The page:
A Tale of Maternity



Recently, I visited with a girlfriend of mine. We hadn’t seen each other in months because of our busy schedules. I was so pleased to see her and it was great to finally catch up over coffee at our local Starbucks.

After she and I had exhausted all of the popular topics to converse about (work, family, school, men, etc.), she told me about her good friend Nancy from high school. Then she told me about Nancy’s scandalous Facebook picture. I have to admit that my eyes did widen a little bit when I saw the photo on my friend’s cell phone. However, it wasn’t the picture that actually shocked me. In fact, the image was quite sweet. It showed an infant, who was about 1 month old, wearing a blue onesie covered in Blue’s Clues characters. His tiny hand clutched Nancy’s delicate finger, as she looked down at him with an adoring smile. Then I saw the caption beneath the picture: “I HATE BEING A MOM.” These were the words that most new moms are afraid to think, let alone type in all caps on a social media website. I immediately understood why it was so scandalous. In addition to the shocking caption, there were multiple comments left by Facebook friends. The comments ranged from, “I can’t believe that you would say something like that! How can you hate being the mother of such a beautiful baby boy?!” to “Your just having a bad day. You’ll feel better tomorrow.” However, my favorite comment was the one that read, “Don’t worry. It will come naturally to you.”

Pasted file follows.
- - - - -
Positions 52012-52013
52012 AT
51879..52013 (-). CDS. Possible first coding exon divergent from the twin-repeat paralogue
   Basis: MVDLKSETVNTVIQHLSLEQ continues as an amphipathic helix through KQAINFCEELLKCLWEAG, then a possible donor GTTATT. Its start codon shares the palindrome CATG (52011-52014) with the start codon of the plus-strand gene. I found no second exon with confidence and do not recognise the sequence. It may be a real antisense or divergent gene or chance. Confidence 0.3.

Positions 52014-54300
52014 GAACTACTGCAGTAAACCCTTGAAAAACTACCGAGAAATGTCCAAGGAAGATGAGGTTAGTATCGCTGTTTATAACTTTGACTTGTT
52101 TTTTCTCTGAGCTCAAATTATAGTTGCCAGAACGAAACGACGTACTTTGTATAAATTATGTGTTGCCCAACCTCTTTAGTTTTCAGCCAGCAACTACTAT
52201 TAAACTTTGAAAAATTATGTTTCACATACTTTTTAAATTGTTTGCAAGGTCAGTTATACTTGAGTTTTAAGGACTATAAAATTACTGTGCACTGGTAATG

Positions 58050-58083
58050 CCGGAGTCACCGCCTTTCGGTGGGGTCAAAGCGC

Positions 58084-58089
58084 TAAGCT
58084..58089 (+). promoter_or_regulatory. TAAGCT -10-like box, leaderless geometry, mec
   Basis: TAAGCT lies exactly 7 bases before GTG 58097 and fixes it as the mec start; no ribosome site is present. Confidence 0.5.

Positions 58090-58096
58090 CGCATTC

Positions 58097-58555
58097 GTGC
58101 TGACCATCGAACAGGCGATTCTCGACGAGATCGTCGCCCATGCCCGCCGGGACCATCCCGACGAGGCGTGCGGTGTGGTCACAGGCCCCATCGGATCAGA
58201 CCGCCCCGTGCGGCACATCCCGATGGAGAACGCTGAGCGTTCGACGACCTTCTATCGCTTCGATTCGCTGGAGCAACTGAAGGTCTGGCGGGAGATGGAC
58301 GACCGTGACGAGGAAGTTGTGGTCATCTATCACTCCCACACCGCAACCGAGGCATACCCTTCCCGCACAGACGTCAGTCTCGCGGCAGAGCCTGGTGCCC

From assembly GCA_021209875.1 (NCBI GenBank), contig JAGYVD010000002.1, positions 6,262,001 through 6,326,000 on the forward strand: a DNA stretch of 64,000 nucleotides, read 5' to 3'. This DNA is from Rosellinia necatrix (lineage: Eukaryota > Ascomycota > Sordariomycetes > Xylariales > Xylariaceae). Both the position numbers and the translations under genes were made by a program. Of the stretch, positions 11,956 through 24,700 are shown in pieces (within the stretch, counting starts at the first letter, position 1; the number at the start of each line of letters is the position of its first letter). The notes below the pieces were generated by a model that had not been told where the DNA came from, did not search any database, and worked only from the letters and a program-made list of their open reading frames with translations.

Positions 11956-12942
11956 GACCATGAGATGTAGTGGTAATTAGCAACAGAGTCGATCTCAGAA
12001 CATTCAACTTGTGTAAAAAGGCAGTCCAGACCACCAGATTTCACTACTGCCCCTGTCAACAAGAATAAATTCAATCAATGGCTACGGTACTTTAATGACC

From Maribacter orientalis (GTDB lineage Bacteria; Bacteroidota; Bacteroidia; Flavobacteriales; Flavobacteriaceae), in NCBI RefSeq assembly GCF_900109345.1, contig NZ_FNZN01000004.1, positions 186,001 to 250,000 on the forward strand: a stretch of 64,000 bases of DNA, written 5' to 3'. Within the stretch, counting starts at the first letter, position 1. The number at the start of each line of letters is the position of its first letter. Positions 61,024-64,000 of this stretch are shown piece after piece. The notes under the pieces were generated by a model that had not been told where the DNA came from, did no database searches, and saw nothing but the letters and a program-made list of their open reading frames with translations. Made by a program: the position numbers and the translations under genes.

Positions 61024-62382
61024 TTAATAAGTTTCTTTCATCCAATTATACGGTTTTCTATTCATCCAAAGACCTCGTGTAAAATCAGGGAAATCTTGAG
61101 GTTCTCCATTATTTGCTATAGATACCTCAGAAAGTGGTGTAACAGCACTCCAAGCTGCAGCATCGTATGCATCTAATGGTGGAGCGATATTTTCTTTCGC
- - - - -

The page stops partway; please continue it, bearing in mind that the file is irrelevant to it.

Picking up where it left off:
Motherhood just “coming naturally” to a female is a fanciful story that is rarely true. Unfortunately, I am sure that numerous women have suffered from this type of careless discourse. However, I couldn’t help but wonder about the myth. Is being a mother intrinsic or is our culture’s unrealistic expectations the only thing that is coming naturally?

The idea that women are “baby machines,” who can robotically care for an infant is an antiquated idea that should be put in a museum. A majority of women suffer from some form of depression or feel overwhelmed at times. New mothers fear that they will be judged as being “abnormal” or even be considered a danger to their infants. Sadly, many of these women are not seeking help because of a culture that tells them being a mother should just “come naturally.” Being a mother does not always come naturally. Parenthood, like life, is a learning process, which is full of trial and error. It is also full of potential and possibilities. So take back your motherhood, and don’t be ashamed to reach out for help. Being a mom should be defined by the woman going through it and not by our society’s “tall tales” of maternity.




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